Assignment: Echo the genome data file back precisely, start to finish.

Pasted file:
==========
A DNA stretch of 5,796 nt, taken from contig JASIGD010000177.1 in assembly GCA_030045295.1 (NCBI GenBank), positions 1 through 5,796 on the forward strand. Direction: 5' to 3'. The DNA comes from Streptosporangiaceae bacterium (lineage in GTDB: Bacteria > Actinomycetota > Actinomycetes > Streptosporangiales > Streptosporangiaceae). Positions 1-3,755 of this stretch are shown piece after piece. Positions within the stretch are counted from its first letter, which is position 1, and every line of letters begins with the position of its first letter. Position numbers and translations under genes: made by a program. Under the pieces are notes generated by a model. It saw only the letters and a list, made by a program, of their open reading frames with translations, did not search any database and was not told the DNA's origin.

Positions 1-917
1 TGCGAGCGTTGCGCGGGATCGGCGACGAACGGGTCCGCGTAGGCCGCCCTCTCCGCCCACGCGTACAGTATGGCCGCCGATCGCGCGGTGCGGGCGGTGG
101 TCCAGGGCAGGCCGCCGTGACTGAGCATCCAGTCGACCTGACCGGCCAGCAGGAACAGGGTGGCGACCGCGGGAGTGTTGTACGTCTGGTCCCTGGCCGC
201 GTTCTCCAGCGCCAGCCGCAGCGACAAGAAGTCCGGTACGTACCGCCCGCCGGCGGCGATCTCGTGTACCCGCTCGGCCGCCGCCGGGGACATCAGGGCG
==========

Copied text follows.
A DNA stretch of 5,796 nt, taken from contig JASIGD010000177.1 in assembly GCA_030045295.1 (NCBI GenBank), positions 1 through 5,796 on the forward strand. Direction: 5' to 3'. The DNA comes from Streptosporangiaceae bacterium (lineage in GTDB: Bacteria > Actinomycetota > Actinomycetes > Streptosporangiales > Streptosporangiaceae). Positions 1-3,755 of this stretch are shown piece after piece. Positions within the stretch are counted from its first letter, which is position 1, and every line of letters begins with the position of its first letter. Position numbers and translations under genes: made by a program. Under the pieces are notes generated by a model. It saw only the letters and a list, made by a program, of their open reading frames with translations, did not search any database and was not told the DNA's origin.

Positions 1-917
1 TGCGAGCGTTGCGCGGGATCGGCGACGAACGGGTCCGCGTAGGCCGCCCTCTCCGCCCACGCGTACAGTATGGCCGCCGATCGCGCGGTGCGGGCGGTGG
101 TCCAGGGCAGGCCGCCGTGACTGAGCATCCAGTCGACCTGACCGGCCAGCAGGAACAGGGTGGCGACCGCGGGAGTGTTGTACGTCTGGTCCCTGGCCGC
201 GTTCTCCAGCGCCAGCCGCAGCGACAAGAAGTCCGGTACGTACCGCCCGCCGGCGGCGATCTCGTGTACCCGCTCGGCCGCCGCCGGGGACATCAGGGCG